A very little individuality is useful and necessary to society, much of it begets discord, chaos and anarchy.

NOTE.—Since writing this chapter, we have received our copy of Mr. Adams's work. We congratulate ourselves on our success in “learning to forget.” Here is the passage to which we refer

“One consequence of the disposal of the colored people, as to individual control, is the absence of mobs. That fearful element in society, an irresponsible and low class, is diminished at the South. Street brawls and conflicts between two races of laboring people, or the ignorant and more excitable portions of different religious denominations, are mostly unknown within the bounds of slavery. Our great source of disturbance at the North, jealousy and collisions between Protestant and Irish Roman Catholic laborers," is obviated there.

“When the remains of Mr. Calhoun were brought to Charleston, a gentleman from a free State in the procession said to a southern gentleman, "Where is your underswell ?” referring to the motley crowd of men and boys of all nations which gather in most of our large places on

public occasions. He was surprised to learn that those respectable, well-dressed, well-behaved colored men and boys on the sidewalks, were a substitute for that class of population which he had elsewhere been accustomed to see with repugnant feelings on public occasions.”

As we are on the subject of Mr. Adams's book, we will give another extract from it, confirmatory of our doctrines :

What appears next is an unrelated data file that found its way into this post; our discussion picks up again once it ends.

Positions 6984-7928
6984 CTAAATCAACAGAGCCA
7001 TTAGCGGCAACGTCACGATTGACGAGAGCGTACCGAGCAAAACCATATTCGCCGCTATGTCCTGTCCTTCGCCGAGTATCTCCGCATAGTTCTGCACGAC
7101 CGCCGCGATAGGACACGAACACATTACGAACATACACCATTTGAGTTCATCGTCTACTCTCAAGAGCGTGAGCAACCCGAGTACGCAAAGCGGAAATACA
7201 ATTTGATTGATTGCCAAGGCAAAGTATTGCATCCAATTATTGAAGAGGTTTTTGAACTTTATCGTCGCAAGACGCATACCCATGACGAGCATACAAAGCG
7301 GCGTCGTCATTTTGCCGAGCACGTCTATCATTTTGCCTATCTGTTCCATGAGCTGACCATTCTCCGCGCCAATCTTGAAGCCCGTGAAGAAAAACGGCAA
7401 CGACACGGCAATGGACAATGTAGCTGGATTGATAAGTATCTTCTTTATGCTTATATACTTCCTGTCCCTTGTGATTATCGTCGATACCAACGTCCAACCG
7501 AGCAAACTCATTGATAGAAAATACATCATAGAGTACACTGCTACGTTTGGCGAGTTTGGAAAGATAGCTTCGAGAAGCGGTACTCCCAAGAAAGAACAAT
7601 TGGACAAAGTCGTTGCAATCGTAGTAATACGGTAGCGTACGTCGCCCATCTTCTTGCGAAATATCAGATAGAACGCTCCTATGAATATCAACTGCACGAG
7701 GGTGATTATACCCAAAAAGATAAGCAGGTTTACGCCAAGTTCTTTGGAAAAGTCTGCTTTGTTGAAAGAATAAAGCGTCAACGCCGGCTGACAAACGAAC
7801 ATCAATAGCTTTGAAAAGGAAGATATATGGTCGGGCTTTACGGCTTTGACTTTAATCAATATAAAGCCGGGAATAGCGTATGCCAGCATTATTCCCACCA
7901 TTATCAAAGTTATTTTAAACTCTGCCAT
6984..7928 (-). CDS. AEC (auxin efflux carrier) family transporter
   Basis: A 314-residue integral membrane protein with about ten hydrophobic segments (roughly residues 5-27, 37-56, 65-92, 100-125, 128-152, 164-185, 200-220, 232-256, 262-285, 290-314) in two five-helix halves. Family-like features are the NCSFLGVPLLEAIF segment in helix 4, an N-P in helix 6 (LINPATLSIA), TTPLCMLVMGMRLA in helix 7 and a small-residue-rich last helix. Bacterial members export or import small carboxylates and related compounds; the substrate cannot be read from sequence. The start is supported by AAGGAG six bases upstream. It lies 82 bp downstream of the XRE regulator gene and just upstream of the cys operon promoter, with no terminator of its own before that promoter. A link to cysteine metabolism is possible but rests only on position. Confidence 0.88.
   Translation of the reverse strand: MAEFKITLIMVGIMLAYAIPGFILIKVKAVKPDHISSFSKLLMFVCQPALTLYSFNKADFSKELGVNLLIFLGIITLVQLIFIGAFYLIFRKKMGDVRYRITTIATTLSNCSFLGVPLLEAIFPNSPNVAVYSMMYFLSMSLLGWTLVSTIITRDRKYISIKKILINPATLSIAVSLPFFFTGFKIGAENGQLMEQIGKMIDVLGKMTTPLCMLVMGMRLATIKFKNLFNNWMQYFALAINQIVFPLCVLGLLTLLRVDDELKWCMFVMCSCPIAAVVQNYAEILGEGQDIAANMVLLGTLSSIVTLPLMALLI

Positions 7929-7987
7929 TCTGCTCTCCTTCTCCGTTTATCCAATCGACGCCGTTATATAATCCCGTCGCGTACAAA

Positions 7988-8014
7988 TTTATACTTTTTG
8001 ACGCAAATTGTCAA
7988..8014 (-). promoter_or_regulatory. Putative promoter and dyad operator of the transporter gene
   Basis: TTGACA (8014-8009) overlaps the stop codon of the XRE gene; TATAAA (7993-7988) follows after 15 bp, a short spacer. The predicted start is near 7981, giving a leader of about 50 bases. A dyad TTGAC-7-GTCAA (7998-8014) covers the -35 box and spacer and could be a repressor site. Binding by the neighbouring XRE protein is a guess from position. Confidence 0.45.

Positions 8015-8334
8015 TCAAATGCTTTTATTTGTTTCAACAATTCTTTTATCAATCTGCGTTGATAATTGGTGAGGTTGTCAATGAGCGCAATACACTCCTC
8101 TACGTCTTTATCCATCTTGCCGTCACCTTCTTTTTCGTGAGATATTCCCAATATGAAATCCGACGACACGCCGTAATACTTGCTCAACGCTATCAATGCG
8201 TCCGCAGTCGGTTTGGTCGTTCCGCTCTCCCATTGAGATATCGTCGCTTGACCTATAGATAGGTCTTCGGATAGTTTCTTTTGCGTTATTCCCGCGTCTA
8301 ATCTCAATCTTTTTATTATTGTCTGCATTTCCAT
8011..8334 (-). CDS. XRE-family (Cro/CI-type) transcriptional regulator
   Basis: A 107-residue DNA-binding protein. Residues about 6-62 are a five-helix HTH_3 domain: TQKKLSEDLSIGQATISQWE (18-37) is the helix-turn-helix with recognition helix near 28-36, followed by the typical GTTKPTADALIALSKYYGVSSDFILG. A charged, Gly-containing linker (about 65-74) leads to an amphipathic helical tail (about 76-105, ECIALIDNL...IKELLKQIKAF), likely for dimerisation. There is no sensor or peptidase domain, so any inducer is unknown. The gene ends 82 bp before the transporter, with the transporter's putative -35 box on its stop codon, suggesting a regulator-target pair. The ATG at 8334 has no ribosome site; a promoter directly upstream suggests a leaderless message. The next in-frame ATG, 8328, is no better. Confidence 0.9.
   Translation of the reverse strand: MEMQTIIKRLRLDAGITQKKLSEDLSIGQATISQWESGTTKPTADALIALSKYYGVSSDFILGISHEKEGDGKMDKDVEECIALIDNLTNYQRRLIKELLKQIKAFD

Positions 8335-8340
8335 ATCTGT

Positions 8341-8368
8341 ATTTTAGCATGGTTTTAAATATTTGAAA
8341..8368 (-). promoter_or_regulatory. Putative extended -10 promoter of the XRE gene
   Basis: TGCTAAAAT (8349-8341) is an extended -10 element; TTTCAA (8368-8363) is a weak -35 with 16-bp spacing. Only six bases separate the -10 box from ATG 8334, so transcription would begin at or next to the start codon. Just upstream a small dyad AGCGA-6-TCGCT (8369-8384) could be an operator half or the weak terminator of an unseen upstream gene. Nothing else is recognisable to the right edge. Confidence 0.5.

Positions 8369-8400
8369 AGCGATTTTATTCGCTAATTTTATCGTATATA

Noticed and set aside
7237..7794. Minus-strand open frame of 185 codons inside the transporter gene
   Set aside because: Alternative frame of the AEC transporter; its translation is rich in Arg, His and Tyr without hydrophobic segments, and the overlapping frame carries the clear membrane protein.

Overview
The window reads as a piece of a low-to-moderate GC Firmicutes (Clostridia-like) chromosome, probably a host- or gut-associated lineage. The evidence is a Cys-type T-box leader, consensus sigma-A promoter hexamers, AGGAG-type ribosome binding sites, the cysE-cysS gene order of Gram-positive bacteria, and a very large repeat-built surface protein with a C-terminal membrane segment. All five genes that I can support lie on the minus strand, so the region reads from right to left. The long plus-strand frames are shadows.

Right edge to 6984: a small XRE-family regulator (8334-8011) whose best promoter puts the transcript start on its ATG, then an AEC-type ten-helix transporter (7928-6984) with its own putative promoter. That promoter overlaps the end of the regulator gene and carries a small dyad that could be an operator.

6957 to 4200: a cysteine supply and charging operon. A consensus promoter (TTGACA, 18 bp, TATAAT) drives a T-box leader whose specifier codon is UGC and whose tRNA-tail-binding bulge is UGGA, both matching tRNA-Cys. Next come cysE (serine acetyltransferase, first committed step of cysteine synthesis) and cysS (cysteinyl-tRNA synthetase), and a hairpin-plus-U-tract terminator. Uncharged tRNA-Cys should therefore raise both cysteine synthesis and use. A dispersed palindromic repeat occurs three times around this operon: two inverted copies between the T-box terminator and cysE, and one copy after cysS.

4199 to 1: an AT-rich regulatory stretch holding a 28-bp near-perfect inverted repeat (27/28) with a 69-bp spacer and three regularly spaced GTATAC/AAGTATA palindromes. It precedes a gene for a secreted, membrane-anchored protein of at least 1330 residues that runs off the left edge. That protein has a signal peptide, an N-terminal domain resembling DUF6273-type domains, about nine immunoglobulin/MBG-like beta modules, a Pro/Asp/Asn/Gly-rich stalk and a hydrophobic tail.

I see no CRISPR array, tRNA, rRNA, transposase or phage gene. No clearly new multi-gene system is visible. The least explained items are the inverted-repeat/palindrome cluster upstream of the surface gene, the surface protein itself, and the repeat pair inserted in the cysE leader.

“ There is another striking peculiarity of Southern society which is attributable to slavery, and is very interesting to a Northerner at the present day. While the colored people are superstitious and excitable, popular delusions and fanaticisms do not prevail among them. That class of society among us in which these things get root, has a substitute in the colored population. Spiritual rappings, biology, second-adventism, Mormonism, and the whole spawn of errors which infest us, do not find subjects at the South. There is far more faith in the South, taken as a whole, than with us. Many things which we feel called to preach against here are confined to the boundaries of the Free States; yet the white population are readers of books, though not of newspapers, perhaps more generally than we. That vast amount of active but uninstructed mind with us, which seizes every new thing, and follows brilliant or specious error, and erects a folly into a doctrine with a sect annexed, and so ipfuses doubt or contempt of things sacred into many minds, is no element in Southern life. This is one reason why there is more faith, less infidelity, at the South, than at the

North. The opinions of a lower class on moral and religious subjects, have a powerful effect on the classes above them; more than is generally acknowledged; and hence we derive an argument in favor of general education, in which moral and religious principles shall have their important place.”